Port of Niihama
Review and History

The Port of Niihama lies on the shores of west central Shikoku Island on the Inland Sea coast in Japan. On Shikoku's west coast, the Port of Niihama is about 54 kilometers north-northwest of the Port of Kochi on Shikoku's east coast and some 92 kilometers southeast of the Port of Hiroshima on Japan's mainland island of Honshu. The Port of Niihama is a manufacturing and mining center that produces chemical products and copper, and it is a commercial seaport. In 2005, almost 124 thousand people lived in the Port of Niihama.

Port History

In the 7th Century AD, the central government established a branch office in the Port of Niihama. At the time, the Port of Niihama was a small fishing village. Between the 8th and 13th Centuries, the Todai-ji and Horyu-ji temples based near Kyoto had become the major landowners in the area.

During the period of the Samurais from the 13th to 16th Century, the Port of Niihama area was the object of competition for control between the powerful Kaneko and Matsugi clans. From the 17th to 19th Centuries in what is known as the Edo period, the Port of Niihama region was divided into three districts controlled by the Tokugawa Shogunate, the Saiijo clan, and the Komatsu clan. After 1691, the Port of Niihama grew as a transport center for copper from inland mines to the Port of Osaka.

A modern smelting works was established in the Port of Niihama in 1883, and a new hydroelectric company built in 1913 served as a foundation for further industrialization.

The modern city of Niihama was founded in 1937. World War II prisoners of war from Australia were forced to work the Port of Niihama copper mines as slave labor. In August 1945, those men watched the Atomic Bomb explode over Hiroshima.

In the 1970s, the Port of Niihama continued to grow to accommodate increasing imports of copper ores to the local smelter. The city grew to be the heart of the East Ehime New Industrial City program that produced aluminum, copper, machinery, and chemicals.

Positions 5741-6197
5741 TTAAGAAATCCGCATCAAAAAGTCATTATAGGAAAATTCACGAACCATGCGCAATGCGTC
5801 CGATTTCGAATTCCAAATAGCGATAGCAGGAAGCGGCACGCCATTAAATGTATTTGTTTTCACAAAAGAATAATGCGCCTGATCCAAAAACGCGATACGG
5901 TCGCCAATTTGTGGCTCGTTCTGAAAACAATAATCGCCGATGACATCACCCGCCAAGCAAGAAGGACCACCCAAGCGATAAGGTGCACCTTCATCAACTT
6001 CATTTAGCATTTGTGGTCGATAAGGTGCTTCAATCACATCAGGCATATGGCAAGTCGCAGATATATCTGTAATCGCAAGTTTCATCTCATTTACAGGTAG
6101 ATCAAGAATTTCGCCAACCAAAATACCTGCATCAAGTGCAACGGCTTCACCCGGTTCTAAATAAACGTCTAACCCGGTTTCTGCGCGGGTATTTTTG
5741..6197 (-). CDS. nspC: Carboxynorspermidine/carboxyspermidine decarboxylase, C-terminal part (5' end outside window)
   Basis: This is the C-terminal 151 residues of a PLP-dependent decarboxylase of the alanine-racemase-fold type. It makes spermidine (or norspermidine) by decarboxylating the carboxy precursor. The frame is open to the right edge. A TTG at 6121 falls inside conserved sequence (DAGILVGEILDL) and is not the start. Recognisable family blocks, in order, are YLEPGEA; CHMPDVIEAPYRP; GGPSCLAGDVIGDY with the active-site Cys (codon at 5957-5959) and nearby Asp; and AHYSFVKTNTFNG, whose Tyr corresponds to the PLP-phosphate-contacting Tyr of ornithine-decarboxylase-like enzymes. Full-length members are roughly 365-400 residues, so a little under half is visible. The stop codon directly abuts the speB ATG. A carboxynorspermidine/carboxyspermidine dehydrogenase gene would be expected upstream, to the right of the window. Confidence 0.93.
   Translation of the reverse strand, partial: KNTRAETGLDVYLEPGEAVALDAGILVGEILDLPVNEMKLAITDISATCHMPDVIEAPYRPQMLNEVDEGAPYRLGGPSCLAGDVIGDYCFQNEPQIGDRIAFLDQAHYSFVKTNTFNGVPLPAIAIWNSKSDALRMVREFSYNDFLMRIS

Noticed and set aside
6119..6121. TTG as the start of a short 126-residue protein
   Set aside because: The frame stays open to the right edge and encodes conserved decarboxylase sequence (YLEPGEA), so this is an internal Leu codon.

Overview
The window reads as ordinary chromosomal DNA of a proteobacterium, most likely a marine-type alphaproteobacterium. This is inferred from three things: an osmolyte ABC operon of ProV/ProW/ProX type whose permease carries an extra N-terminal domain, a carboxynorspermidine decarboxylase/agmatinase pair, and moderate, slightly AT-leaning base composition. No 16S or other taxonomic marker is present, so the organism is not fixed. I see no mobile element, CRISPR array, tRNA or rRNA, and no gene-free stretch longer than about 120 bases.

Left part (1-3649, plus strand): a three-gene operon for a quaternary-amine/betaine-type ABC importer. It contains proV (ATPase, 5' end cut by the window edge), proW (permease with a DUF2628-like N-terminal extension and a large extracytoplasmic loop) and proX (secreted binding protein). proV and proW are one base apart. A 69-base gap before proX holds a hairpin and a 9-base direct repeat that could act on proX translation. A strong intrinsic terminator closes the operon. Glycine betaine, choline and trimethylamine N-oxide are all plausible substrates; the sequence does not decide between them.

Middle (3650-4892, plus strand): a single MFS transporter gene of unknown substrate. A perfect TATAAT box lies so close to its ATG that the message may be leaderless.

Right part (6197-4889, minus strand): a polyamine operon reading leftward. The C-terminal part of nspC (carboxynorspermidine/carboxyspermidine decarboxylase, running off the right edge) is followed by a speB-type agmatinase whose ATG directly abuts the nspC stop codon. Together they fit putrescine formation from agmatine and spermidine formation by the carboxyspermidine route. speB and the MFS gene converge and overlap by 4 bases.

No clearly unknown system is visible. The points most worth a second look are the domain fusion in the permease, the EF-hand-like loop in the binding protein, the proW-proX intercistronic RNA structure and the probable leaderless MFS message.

Today, the Port of Niihama is best known for the historic Besshi copper mine and for its annual Taiko Festival. Every year, the "Man Festival" attracts tourists from all over Japan to a drunken boisterous celebration.

The Port of Niihama's Besshi copper mine was once one of the world's most productive mines, and it was the beginning of the Sumitomo Corporation. The mine is closed, but its importance to the Port of Niihama is recalled in a museum. Today, the Port of Niihama and the city's factories are the major contributors to the local economy.

In 2003, the mountainous village of Besshi became part of the Port of Niihama. The Besshi Copper Mine had been operated for almost 300 years by Sumitomo. For a time in the late 1690s, the mine was the world's top copper-producing mine, and it was an important contributor to the treasury of the Tokugawa Shogunate from through its demise in the late 1860s.

The mine was modernized during the Meiji period, with new technology being added. The mine had to be closed in 1973 because it had grown so deep (1000 meters) that rock pressure and temperature made operations impossible. By the time the mine closed, it had produced 650 thousand tons of copper, and it had spawned many new companies that support the Port of Niihama economy today.

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